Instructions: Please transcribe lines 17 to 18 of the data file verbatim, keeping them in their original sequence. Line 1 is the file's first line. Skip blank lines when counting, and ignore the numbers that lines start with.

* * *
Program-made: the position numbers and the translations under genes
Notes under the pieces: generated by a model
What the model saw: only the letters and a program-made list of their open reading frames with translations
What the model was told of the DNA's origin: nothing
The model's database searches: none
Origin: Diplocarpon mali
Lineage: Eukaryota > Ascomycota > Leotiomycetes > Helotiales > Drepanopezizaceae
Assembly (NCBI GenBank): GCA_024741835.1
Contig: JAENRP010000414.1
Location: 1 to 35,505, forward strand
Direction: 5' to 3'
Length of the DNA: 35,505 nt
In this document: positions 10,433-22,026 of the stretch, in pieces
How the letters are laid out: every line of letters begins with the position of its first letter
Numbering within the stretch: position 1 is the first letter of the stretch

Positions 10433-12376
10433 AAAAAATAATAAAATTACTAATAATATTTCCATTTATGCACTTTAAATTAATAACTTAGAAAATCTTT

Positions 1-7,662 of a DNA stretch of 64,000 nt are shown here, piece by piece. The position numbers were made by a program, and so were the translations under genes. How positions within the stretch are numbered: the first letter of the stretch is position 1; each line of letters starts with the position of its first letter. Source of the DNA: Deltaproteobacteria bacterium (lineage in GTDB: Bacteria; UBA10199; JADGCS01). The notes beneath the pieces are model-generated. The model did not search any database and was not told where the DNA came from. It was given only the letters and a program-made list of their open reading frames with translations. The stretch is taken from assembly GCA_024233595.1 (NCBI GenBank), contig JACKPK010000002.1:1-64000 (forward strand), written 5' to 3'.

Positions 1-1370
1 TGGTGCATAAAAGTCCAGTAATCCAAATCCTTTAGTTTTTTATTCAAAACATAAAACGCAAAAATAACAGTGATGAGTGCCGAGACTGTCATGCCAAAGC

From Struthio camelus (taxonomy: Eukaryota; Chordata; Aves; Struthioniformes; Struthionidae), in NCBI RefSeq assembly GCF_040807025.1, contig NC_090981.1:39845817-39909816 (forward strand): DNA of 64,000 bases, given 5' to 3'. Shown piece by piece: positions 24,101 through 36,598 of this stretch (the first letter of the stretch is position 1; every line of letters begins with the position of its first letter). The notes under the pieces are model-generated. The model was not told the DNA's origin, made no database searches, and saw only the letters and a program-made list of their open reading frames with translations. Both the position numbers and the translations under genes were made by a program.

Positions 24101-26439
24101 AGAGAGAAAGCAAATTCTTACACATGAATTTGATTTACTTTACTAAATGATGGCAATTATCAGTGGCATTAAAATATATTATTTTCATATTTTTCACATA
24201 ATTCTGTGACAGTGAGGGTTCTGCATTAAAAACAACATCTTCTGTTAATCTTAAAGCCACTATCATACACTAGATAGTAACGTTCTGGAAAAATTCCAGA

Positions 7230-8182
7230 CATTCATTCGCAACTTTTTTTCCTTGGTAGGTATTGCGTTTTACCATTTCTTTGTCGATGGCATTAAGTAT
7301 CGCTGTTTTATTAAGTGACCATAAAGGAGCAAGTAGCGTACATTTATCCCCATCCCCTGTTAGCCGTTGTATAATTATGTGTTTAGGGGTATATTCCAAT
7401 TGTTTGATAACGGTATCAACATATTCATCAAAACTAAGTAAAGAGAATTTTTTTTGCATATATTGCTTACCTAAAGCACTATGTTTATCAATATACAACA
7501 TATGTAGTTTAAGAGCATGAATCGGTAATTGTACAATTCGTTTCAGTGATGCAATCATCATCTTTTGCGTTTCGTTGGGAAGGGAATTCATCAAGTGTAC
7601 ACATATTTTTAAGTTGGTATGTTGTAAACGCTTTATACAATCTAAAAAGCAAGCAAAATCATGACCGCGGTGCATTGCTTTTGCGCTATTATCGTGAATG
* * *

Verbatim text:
10433 AAAAAATAATAAAATTACTAATAATATTTCCATTTATGCACTTTAAATTAATAACTTAGAAAATCTTT

Positions 1-7,662 of a DNA stretch of 64,000 nt are shown here, piece by piece. The position numbers were made by a program, and so were the translations under genes. How positions within the stretch are numbered: the first letter of the stretch is position 1; each line of letters starts with the position of its first letter. Source of the DNA: Deltaproteobacteria bacterium (lineage in GTDB: Bacteria; UBA10199; JADGCS01). The notes beneath the pieces are model-generated. The model did not search any database and was not told where the DNA came from. It was given only the letters and a program-made list of their open reading frames with translations. The stretch is taken from assembly GCA_024233595.1 (NCBI GenBank), contig JACKPK010000002.1:1-64000 (forward strand), written 5' to 3'.